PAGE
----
Protecting your personal information online is important. And a series of high-profile hacks late last year shed light on the fact that many companies are storing information for too long and doing too little to protect it. Recently, officials at China’s Ministry of Industry and Information Technology revealed that the Ministry has been collaborating with more than thirty other work units on a collection of guidelines that could become the national standards for online privacy protection.
Currently, the guidelines exist in a draft form that has passed the first level of approval and has been submitted to national authorities for critique. Ministry insiders say that what’s up for discussion at this point is mostly just the wording, and expect an official release soon.
The exact nature of the guidelines is not yet clear, nor is it clear how violators of the guidelines would be punished. But the draft reportedly mandates that any service dealing with personal information must establish a system for protecting that information. Moreover, all personal information must be immediately deleted as soon as the “purpose of use” for the information has been met. That means, for example, that e-commerce websites would need to delete a customer’s bank information as soon as they had received payment and completed a sale.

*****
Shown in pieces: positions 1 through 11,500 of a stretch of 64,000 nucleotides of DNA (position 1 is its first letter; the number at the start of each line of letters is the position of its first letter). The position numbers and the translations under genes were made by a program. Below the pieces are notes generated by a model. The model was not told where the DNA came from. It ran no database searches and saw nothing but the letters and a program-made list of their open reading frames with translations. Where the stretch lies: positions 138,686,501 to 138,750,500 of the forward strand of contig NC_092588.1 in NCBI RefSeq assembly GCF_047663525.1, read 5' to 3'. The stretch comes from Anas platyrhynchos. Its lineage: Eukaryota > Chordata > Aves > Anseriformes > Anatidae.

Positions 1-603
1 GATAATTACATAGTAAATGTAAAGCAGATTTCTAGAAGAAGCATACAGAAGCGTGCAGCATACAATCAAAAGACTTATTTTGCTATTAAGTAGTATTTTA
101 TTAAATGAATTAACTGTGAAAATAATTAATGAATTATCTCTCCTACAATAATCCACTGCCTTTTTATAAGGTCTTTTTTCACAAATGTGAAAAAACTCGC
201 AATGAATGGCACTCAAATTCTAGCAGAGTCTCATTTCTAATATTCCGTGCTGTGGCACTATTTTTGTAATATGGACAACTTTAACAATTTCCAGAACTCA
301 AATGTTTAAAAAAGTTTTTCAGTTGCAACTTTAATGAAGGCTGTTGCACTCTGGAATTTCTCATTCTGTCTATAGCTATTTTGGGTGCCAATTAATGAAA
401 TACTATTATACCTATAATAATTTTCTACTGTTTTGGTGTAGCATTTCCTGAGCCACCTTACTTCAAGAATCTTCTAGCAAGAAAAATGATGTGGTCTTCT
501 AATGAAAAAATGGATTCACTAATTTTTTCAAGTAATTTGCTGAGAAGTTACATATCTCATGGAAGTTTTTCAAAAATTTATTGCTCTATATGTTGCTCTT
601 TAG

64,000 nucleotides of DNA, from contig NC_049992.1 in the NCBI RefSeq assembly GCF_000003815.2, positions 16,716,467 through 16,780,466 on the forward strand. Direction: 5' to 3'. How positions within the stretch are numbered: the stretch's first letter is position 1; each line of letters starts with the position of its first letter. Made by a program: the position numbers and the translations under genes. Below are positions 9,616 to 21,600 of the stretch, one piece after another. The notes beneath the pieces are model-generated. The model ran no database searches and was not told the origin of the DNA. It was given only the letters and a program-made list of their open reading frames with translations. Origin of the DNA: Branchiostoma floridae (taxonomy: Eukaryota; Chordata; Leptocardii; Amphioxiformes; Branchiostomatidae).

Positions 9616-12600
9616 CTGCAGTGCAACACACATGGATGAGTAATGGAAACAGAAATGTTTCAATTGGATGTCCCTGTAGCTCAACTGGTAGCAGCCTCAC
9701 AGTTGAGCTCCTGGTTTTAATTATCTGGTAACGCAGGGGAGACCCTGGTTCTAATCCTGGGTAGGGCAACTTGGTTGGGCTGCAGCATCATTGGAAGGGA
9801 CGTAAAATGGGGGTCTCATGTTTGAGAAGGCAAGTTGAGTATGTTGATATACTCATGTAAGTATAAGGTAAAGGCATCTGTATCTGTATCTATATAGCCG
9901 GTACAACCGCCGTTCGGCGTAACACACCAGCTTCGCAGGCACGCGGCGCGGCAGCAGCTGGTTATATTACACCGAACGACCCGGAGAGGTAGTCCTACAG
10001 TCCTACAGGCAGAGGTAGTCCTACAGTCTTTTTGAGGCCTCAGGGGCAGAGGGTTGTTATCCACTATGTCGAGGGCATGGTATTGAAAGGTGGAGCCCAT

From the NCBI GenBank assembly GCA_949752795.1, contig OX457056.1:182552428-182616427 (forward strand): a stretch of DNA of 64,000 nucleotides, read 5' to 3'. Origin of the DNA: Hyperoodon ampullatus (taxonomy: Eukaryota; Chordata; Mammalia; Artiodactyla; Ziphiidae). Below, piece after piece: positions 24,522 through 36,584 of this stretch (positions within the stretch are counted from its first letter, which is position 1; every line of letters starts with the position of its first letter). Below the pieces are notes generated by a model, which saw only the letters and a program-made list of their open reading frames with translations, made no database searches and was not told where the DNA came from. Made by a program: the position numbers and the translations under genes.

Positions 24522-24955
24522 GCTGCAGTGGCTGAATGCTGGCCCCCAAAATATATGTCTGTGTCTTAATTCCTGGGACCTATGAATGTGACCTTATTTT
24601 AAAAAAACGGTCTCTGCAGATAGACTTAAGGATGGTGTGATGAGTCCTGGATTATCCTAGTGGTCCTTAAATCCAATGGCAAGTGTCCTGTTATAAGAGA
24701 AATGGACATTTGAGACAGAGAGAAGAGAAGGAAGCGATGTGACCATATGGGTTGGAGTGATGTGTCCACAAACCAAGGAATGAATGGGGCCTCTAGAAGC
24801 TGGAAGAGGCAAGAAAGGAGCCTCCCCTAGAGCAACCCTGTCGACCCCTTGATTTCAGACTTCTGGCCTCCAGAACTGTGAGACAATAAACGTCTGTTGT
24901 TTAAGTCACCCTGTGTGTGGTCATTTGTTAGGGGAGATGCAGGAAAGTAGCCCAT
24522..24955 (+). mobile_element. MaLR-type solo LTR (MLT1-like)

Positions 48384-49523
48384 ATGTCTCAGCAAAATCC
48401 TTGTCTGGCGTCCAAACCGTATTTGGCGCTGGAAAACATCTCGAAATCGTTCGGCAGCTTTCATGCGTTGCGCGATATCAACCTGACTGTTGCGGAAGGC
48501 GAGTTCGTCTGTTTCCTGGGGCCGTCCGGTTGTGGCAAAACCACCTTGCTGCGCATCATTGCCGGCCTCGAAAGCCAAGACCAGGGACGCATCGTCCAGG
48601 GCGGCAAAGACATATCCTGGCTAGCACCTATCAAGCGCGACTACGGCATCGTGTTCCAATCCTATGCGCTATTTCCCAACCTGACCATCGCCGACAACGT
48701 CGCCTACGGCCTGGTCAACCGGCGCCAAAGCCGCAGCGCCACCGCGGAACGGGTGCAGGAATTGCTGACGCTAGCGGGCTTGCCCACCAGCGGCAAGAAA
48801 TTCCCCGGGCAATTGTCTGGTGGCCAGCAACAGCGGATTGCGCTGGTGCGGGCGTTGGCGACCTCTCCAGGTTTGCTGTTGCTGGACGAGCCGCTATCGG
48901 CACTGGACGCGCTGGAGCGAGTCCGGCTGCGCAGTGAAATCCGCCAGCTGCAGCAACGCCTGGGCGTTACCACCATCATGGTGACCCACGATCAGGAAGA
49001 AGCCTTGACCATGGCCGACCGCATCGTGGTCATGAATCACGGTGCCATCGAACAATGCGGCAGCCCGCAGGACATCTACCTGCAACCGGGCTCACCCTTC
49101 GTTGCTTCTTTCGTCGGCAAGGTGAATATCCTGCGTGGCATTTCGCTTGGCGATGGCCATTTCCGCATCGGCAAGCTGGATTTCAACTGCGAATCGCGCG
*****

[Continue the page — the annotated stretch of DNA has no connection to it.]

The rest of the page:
The guidelines sound like good news for net users nationwide, assuming they are approved and can be implemented effectively, and that violators can be held accountable and punished. It will certainly make me feel better about ordering things online if I can be sure vendors aren’t storing my information for long periods of time on unprotected servers for anyone to steal.
[Beijing News via Sina Tech]